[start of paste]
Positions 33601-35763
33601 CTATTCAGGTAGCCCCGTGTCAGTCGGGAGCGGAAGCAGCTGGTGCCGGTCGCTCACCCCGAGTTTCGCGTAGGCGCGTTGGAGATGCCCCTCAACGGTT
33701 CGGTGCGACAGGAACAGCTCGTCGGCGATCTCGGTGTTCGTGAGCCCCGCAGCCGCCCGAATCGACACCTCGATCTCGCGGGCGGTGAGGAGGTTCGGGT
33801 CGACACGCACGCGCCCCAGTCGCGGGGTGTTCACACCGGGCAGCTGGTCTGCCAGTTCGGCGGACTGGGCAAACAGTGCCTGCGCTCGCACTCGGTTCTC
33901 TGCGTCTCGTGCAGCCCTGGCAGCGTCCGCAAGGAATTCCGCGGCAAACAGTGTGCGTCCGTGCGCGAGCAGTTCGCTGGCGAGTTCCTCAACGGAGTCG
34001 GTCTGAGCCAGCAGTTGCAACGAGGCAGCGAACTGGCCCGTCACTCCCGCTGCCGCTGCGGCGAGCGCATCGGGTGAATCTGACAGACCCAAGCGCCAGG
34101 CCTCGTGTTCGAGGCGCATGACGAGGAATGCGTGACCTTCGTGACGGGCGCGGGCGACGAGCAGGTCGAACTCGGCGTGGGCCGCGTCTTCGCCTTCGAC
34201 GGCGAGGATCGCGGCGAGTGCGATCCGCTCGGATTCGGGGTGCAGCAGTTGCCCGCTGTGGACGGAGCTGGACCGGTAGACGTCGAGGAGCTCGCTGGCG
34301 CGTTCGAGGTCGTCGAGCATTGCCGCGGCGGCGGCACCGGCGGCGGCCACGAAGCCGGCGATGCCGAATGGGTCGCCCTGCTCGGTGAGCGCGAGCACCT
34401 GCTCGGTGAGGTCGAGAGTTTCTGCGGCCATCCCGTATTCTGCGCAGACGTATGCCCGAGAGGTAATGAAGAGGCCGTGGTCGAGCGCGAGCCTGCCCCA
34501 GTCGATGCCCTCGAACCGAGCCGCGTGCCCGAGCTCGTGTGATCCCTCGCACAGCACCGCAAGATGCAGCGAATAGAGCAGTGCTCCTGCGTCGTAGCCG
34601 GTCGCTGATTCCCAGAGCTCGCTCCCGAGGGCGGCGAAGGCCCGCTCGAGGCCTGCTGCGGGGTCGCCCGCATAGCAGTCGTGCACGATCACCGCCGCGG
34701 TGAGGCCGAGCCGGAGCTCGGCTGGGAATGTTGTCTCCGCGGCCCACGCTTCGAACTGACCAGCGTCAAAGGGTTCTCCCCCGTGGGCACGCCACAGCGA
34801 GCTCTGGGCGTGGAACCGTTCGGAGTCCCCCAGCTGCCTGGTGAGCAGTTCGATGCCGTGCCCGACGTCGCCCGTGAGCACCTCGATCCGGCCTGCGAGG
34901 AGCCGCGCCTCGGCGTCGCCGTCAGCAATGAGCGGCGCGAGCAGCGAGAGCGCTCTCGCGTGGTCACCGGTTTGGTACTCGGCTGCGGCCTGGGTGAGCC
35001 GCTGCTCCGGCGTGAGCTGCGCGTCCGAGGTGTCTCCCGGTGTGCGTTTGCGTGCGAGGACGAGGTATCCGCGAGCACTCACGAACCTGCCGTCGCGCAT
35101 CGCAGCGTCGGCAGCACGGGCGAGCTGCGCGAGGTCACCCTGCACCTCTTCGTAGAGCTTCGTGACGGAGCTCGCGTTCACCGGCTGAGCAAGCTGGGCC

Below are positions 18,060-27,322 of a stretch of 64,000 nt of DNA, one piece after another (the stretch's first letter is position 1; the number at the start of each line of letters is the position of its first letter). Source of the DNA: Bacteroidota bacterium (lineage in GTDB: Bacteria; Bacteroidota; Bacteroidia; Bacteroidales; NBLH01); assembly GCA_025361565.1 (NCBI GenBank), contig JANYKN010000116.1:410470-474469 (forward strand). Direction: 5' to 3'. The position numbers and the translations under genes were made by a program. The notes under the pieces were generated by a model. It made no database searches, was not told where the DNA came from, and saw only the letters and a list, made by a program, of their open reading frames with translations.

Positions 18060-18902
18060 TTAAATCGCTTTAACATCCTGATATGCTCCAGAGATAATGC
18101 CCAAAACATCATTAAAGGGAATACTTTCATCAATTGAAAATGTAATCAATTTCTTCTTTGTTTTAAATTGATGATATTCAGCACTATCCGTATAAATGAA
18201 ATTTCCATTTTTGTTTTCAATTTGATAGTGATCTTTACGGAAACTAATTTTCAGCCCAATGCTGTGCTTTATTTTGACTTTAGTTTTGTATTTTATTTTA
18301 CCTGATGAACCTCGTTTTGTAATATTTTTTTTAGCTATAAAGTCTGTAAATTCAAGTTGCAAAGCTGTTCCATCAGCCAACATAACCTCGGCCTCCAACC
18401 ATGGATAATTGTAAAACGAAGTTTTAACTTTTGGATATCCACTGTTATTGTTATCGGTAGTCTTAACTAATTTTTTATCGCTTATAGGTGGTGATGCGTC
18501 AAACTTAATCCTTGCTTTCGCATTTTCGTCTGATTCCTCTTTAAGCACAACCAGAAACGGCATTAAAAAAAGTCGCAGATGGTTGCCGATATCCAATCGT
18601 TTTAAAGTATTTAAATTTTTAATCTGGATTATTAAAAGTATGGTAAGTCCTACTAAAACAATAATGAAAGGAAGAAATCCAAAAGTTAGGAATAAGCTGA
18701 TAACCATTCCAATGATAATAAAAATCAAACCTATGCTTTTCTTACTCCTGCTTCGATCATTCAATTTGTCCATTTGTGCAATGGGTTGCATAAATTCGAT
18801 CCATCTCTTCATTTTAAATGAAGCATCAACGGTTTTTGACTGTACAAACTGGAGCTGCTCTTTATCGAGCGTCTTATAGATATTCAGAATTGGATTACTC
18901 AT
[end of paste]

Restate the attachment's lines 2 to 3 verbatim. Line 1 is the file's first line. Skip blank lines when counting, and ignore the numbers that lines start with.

33601 CTATTCAGGTAGCCCCGTGTCAGTCGGGAGCGGAAGCAGCTGGTGCCGGTCGCTCACCCCGAGTTTCGCGTAGGCGCGTTGGAGATGCCCCTCAACGGTT
33701 CGGTGCGACAGGAACAGCTCGTCGGCGATCTCGGTGTTCGTGAGCCCCGCAGCCGCCCGAATCGACACCTCGATCTCGCGGGCGGTGAGGAGGTTCGGGT